’Tis the season to stay healthy

451431143One of my friends is inspiring me to stay healthy over the holidays. She is making extra efforts to drink a lot of water and to walk more between now and New Year’s. What are some other healthy holiday ideas?

What a great way to celebrate the holidays — giving the gift of healthy living to yourself.

One of the keys to making it work is attitude. Don’t act like Scrooge when you decide not to have that second Christmas cookie. Instead, smile as you realize that you can enjoy the holidays without eating and drinking so much that you become bloated.

Your friend’s tactics are motivating in part because they’re simple. The U.S. Department of Agriculture’s Choose MyPlate offers other healthy holiday ideas that don’t require a massive effort, including:

  • When planning appetizers and snacks, choose crackers that are whole grain. Offer hummus, which is high in protein and a good source of fiber as well as vitamins and minerals. Serve whole-grain bread rolls instead of those made with white flour.
  • Water is always a great choice to quench your thirst, and you can dress it up for holiday parties. Get some carbonated water and serve with slices of lemon or lime, or flavor with a splash of fruit juice. Enjoy a cup or two before you fill the wine glass.
  • Consider fruit for dessert. Instead of pie, try baked apples with cinnamon and just a sprinkle of sugar, or serve fresh berries with a dollop of vanilla yogurt and a spoonful of granola on top.
  • For holiday cookies and other baked goods, try using apple sauce or pureed bananas in place of butter or margarine to reduce fat and calories. Just use a one-to-one replacement.
  • If you have a recipe that calls for heavy cream, try evaporated skim milk instead. It won’t be as rich, and it doesn’t whip or thicken like cream does, but it can be a great substitute in many recipes.
  • Prepare two (or more?) vegetables for holiday dinners, and be sure to fill half your plate with them.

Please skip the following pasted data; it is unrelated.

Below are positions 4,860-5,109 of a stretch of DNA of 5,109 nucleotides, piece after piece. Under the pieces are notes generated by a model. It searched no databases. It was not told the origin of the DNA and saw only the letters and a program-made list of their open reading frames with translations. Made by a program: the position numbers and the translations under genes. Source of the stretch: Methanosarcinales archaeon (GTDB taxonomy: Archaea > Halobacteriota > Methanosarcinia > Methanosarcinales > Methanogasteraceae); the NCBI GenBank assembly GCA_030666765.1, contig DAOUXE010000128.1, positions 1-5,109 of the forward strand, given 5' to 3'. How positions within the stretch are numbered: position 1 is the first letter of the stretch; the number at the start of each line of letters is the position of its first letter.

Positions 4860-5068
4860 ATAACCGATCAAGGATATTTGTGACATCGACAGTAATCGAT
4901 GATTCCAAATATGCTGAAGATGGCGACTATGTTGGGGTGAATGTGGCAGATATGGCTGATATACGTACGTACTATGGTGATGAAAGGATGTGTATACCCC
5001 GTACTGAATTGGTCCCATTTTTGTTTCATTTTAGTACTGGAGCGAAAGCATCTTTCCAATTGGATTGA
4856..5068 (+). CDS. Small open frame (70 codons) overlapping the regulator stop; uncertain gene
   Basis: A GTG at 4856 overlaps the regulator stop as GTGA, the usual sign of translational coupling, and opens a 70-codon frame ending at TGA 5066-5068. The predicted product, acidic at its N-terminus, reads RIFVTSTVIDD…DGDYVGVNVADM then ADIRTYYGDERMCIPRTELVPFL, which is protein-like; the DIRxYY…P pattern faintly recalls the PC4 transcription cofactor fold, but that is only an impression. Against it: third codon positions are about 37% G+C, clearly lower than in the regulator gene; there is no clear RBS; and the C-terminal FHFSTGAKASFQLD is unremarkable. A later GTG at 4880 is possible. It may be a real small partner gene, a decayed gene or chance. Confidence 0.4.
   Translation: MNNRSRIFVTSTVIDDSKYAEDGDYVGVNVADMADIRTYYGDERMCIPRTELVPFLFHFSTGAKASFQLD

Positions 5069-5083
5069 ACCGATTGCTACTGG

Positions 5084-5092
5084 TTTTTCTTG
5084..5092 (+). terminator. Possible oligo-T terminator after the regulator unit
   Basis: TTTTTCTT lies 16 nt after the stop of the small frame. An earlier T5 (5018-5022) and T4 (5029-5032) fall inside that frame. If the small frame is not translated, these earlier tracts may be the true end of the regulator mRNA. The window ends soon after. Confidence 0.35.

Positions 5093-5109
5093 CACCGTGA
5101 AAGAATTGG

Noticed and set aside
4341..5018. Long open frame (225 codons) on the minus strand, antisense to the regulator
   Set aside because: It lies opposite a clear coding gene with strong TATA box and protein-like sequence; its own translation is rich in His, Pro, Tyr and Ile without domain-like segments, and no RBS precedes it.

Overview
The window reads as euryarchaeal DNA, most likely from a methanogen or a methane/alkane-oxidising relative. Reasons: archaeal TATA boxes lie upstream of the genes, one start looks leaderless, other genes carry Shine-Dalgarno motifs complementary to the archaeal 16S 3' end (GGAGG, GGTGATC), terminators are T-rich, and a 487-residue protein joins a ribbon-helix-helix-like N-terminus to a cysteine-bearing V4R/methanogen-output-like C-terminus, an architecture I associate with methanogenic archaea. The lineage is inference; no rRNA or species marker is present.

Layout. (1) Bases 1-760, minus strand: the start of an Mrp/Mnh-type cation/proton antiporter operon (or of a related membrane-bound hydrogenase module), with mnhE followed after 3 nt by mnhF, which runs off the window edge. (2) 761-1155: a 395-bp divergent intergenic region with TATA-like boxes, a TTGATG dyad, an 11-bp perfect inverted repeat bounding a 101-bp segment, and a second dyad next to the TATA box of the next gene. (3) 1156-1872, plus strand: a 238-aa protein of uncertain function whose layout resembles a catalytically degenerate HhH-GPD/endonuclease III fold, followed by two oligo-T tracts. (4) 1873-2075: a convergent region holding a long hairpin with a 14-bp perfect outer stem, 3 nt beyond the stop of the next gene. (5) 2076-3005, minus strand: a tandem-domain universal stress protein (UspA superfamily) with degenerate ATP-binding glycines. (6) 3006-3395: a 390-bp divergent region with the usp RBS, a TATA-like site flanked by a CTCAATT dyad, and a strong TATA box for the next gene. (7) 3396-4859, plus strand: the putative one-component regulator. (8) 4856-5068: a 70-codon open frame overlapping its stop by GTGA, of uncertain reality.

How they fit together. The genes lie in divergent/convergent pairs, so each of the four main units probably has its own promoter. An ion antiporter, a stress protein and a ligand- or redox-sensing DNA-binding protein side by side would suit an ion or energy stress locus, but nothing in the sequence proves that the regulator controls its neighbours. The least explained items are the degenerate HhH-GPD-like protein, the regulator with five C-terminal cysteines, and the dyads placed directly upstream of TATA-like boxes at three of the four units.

• When serving meats, trim away fat before cooking, or be sure to do so on your plate before eating. And go easy on the gravy and sauces: A little goes a long way.

You might not think all of these ideas will fit with your holiday plans. But choose a few. And remember, even if you include healthier ingredients in your cookies, it is best to load up on fruits and vegetables and limit desserts. Small steps can have a big impact and help set you in the right direction for the new year.

Chow Line is a service of Ohio State University’s College of Food, Agricultural, and Environmental Sciences and its outreach and research arms, Ohio State University Extension and the Ohio Agricultural Research and Development Center. Send questions to Chow Line, c/o Martha Filipic, 2021 Coffey Road, Columbus, OH, 43210-1043, or filipic.3@osu.edu.

Editor: This week’s column will be the last for 2014. Look for Chow Line again on Jan. 9.

This column was reviewed by Carol Smathers, field specialist in Youth Nutrition and Wellness for Ohio State University Extension, the outreach arm of Ohio State’s College of Food, Agricultural, and Environmental Sciences.

When it comes to food, play it safe

147010343Over the weekend, we did some holiday shopping and stopped at the grocery store. We were out for longer than I anticipated, and we left food in the car for about three hours before we got home. Is that food OK to eat? It was chilly, but I’m not sure how cold it was outside.  

It’s good that you’re asking. Too many people don’t take foodborne illness seriously. It’s hard to say why.

It could be because an illness doesn’t always occur when you don’t follow food safety guidelines. Let’s face it: If you became ill every single time after eating meat that’s not been cooked to the proper temperature, you would learn your lesson pretty quickly. If it rarely happens, you may never even associate your illness with those rare hamburgers you ate.

Another reason could be due to the fact that common symptoms of foodborne illness — nausea, vomiting, abdominal cramps and diarrhea — mimic those of the flu or some other bug. There are more than 250 different types of foodborne illness out there. People may naively believe they have never experienced any of them, when, in fact, they have.

The Centers for Disease Control and Prevention estimates that each year, roughly 1 in 6 Americans, or 48 million people, get sick from foodborne illness. Of those, 128,000 are hospitalized, and 3,000 die. Foodborne illness is a serious problem. Fortunately, it’s often preventable by taking a few precautions.